Not much time for blogging these days, but I thought I would contribute to this discussion by David Andolfatto, Tyler Cowen, Paul Krugman, and Brad DeLong.
Here are the facts: (i) The short-term nominal interest rate is essentially at the zero lower bound (ZLB); (ii) real bond yields (of all maturities) are very low relative to history. People have a hard time explaining those facts with Keynesian models. In a typical sticky price New Keynesian model, the problem that the ZLB can present for monetary policy is that the real rate of interest is too high, and there is no way to lower it. But if one thinks that history is a guide to what is right, then it looks like what is wrong is that the real rate is too low, not too high.
How do New Keynesians deal with this? If you read Ivan Werning's paper, for example, you'll see that he sidesteps the question. In Werning's model, the central bank wants to be at the ZLB because there is a negative shock to the natural rate of interest, and he analyzes how policy should deal with that problem. But what's a natural rate shock? I don't think we want to think of the financial crisis as a change in preferences, with everyone becoming contagiously more patient, any more than we would want to think of the Great Depression as a contagious attack of laziness.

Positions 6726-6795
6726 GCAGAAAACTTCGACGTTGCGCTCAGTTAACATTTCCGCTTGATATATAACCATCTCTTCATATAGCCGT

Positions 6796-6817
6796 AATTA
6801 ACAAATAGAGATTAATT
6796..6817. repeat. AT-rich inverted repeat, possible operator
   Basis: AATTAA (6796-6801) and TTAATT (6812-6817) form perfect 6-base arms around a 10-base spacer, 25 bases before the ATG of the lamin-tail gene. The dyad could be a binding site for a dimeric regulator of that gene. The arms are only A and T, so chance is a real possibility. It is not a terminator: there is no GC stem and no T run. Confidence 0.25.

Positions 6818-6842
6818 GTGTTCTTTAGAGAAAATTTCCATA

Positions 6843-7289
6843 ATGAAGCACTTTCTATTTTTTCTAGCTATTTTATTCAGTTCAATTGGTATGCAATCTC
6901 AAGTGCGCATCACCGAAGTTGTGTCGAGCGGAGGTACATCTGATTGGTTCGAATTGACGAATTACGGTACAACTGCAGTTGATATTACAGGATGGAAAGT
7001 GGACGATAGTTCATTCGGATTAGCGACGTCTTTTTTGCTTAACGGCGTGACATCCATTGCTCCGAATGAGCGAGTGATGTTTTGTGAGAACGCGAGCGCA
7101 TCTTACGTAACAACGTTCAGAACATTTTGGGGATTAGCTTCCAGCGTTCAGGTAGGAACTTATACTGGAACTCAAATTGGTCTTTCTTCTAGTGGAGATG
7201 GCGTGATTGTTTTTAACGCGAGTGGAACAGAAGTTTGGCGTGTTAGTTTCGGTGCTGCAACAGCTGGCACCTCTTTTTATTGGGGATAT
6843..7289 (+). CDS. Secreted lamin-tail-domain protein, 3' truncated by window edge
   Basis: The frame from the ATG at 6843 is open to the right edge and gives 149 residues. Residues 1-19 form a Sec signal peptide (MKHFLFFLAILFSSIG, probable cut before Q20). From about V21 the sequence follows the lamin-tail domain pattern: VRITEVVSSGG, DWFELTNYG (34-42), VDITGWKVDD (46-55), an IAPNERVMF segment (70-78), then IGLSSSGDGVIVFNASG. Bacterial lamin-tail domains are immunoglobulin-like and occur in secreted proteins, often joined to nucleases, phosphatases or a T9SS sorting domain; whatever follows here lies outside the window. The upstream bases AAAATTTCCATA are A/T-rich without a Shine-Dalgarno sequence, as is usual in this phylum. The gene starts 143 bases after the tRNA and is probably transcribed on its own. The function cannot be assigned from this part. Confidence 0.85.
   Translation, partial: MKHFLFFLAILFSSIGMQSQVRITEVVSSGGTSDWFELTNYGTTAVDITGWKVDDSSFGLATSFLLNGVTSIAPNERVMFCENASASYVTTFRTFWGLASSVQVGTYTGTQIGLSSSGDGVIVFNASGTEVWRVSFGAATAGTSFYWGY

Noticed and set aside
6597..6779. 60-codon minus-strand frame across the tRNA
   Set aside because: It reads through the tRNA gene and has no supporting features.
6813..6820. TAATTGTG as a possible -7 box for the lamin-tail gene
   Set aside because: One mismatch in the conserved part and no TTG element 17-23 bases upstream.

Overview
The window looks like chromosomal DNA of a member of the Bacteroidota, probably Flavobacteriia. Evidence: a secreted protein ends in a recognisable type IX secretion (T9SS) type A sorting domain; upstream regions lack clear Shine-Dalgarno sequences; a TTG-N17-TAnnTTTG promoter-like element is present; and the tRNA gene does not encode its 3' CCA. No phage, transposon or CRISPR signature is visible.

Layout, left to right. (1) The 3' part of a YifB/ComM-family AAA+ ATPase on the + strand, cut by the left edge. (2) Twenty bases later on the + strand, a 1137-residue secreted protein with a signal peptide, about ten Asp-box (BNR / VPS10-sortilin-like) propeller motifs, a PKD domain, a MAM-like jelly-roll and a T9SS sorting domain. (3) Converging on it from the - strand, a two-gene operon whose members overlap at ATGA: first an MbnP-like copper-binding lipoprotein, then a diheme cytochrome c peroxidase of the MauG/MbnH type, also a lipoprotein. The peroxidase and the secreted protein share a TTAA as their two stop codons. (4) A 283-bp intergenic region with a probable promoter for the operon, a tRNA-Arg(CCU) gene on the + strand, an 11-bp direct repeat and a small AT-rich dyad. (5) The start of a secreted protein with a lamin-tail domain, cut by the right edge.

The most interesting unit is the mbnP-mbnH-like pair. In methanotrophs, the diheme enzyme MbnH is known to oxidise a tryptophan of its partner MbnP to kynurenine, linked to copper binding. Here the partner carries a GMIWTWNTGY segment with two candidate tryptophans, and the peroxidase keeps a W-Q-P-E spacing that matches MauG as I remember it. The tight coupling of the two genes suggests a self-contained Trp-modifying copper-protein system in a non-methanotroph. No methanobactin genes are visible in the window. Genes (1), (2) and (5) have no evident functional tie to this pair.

If you press New Keynesians on this question, they will say that the natural rate shock - or preference shock - stands in for something that is going on in another type of model. One explanation I have heard appeals to incomplete markets frameworks. In such models, if exogenous debt limits for individuals fall, then the real interest rate will go down. In those models, the real rate is always below the "natural rate," which is the rate of time preference, and the gap between the natural rate and the actual real rate depends on how tight borrowing constraints are. There's something like this going on in Eggertsson and Krugman's paper.
But carry that one step further. Why would borrowing constraints be tighter in the world we're living in now? One explanation could be that collateral has become more scarce. The financial crisis essentially destroyed a large quantity of privately-produced collateral, which took the form of asset-backed securities. Government debt is a substitute for privately-produced collateral, and with a lot of sovereign debt in the world looking very dodgy, the world demand for the debt of the US government is very high. Assets that are used in financial exchange, and which serve the role of collateral in credit transactions carry a liquidity premium. The prices of those assets are higher than their "fundamental," where the fundamental price is what would be justified purely by the future payoffs on the assets and risk. The more scarce the assets are, the higher the liquidity premia, and the higher the prices. Higher asset prices is the same thing as low real interest rates. Simple.
Thus, the explanation is not a drop in "natural" rates of interest. It's the scarcity of safe assets for use as collateral and for exchange in financial markets.
I've been thinking about this a lot lately, and think I have come up with something interesting. I'm presenting some preliminary work on this on Monday at this conference. I'll tell you more later when I have the bugs worked out.